Menopause (also known as the change of life) is the time when your body changes and you become infertile.
It is a natural event which happens to every woman. It occurs when your ovaries stop working and you stop producing the usual amount of two important female sex hormones – oestrogen and progesterone. It is this change in hormone levels that causes the symptoms of menopause.
The average age for a woman to reach menopause is 52. But any time between 45 and 55 years old is considered normal.
Women who have had both ovaries removed will go through menopause earlier.
Periods during menopause
Many women find that their periods become lighter during menopause, although some may experience heavy bleeding. They may also experience an erratic pattern, which may last two to five years before periods stop completely (see ‘perimenopause’).
When a woman hasn’t had a period for 12 months, she is considered to have been through menopause.
Pregnancy is still possible during menopause. So if you are going through menopause and don’t want to become pregnant, keep using contraception even after your last period – one year should be enough if you’re over 50, but two years is recommended if you’re under 50.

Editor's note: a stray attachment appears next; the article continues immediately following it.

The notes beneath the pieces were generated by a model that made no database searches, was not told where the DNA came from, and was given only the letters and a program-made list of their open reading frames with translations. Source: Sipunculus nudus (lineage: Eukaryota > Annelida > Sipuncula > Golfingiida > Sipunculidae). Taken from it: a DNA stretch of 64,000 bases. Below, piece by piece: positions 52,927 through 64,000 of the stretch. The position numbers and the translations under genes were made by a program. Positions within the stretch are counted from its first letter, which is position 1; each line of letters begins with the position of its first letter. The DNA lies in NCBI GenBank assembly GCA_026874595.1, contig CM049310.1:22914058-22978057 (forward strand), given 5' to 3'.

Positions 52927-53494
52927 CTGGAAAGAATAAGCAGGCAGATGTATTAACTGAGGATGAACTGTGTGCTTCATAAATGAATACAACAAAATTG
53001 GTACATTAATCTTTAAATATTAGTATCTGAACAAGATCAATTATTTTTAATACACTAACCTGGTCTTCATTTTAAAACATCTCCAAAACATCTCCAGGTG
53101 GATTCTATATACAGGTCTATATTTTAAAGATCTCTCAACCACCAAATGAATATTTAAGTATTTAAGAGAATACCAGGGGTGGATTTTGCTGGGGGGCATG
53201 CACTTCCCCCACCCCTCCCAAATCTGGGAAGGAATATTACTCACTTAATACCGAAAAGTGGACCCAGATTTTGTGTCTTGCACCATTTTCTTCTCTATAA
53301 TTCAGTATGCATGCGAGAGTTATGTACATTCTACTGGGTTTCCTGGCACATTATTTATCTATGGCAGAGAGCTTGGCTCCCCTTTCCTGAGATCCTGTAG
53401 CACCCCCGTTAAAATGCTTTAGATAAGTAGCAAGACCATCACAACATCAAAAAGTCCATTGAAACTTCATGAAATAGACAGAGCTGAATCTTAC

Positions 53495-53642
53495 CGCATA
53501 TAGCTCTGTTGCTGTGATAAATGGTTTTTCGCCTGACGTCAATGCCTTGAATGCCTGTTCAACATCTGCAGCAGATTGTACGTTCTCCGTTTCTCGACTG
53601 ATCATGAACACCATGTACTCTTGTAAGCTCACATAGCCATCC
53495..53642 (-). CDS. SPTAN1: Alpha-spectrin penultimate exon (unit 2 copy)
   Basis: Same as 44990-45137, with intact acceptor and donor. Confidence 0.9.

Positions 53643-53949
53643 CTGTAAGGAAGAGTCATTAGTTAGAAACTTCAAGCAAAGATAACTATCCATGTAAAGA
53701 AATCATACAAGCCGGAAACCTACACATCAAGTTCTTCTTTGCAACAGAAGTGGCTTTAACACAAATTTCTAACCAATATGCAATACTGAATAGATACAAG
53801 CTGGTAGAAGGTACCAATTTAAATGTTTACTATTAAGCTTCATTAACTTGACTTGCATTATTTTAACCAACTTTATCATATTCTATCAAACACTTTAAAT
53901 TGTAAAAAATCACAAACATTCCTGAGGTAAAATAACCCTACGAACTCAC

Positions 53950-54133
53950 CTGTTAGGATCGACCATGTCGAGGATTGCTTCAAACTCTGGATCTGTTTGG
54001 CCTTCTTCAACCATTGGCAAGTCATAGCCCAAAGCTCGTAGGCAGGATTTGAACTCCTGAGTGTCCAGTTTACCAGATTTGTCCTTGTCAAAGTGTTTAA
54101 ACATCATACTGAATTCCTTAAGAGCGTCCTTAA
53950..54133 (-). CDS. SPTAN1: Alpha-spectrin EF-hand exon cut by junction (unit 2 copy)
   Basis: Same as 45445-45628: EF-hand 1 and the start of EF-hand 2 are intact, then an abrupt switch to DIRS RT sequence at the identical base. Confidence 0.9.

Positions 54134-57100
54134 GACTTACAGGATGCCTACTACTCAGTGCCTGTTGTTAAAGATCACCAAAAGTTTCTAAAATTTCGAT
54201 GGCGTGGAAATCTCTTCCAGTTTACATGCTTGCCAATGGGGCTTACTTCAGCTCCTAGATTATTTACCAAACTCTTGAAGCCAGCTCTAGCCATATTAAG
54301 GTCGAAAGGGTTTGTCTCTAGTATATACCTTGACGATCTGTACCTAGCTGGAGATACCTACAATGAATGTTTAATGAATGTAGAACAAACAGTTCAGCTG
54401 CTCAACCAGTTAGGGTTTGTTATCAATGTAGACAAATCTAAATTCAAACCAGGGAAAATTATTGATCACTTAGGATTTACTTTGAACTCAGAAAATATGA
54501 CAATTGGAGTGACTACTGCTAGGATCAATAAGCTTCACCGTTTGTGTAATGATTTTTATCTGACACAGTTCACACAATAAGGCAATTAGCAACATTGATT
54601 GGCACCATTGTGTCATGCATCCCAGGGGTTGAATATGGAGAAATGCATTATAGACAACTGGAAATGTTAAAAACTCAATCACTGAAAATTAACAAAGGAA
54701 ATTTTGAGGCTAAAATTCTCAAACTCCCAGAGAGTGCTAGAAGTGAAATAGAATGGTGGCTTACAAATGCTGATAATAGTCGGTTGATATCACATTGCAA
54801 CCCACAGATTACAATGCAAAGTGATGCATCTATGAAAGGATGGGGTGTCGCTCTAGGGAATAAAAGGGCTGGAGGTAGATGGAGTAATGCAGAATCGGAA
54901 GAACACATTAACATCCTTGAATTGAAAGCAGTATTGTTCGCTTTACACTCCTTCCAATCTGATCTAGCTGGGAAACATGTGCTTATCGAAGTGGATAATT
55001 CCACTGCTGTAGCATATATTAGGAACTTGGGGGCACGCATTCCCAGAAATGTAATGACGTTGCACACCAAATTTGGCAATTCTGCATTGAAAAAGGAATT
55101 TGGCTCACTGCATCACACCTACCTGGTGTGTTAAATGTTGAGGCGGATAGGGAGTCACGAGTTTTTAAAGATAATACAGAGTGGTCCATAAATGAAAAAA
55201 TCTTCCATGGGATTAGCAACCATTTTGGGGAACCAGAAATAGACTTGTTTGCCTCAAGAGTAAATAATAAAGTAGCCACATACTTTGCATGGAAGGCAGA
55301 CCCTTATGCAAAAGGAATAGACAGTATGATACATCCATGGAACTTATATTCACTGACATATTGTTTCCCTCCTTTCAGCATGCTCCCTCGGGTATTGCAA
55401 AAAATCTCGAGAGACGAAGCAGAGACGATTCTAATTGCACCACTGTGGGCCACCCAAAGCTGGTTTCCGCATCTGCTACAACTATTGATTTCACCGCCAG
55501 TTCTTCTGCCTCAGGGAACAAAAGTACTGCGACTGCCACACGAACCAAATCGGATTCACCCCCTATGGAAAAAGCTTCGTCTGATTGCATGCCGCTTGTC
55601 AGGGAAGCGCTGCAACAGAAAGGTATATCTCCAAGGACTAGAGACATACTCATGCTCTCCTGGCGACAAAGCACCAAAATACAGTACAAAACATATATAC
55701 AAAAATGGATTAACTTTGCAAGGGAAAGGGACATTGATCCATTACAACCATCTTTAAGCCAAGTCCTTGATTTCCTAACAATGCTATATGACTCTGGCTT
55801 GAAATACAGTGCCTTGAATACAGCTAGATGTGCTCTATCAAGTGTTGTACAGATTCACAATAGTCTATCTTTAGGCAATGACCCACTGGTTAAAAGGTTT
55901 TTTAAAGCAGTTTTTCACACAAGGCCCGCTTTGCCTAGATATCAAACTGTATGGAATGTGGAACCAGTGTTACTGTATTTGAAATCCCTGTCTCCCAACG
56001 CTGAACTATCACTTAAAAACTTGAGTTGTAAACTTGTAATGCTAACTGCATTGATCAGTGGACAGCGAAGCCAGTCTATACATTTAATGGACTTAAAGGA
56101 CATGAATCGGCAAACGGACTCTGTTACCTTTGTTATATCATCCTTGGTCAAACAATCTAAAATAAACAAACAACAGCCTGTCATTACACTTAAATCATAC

Menopause that happens earlier than the ‘expected’ age of around 50 years is called premature or early menopause.
Some medical conditions, such as autoimmune diseases and genetics conditions, can cause the menopause to happen much earlier, sometimes when a woman is in her ‘20s or – in extreme cases – in childhood. This is known as ‘premature ovarian failure’ (POF).
There are ways to ease the symptoms of early menopause – talk to your doctor.
Not sure what to do next?
If you are still concerned about the menopause, why not use healthdirect’s online Symptom Checker to get advice on when to seek medical attention.
The Symptom Checker guides you to the next appropriate healthcare steps, whether it’s self care, talking to a health professional, going to a hospital or calling triple zero (000).
Last reviewed: July 2015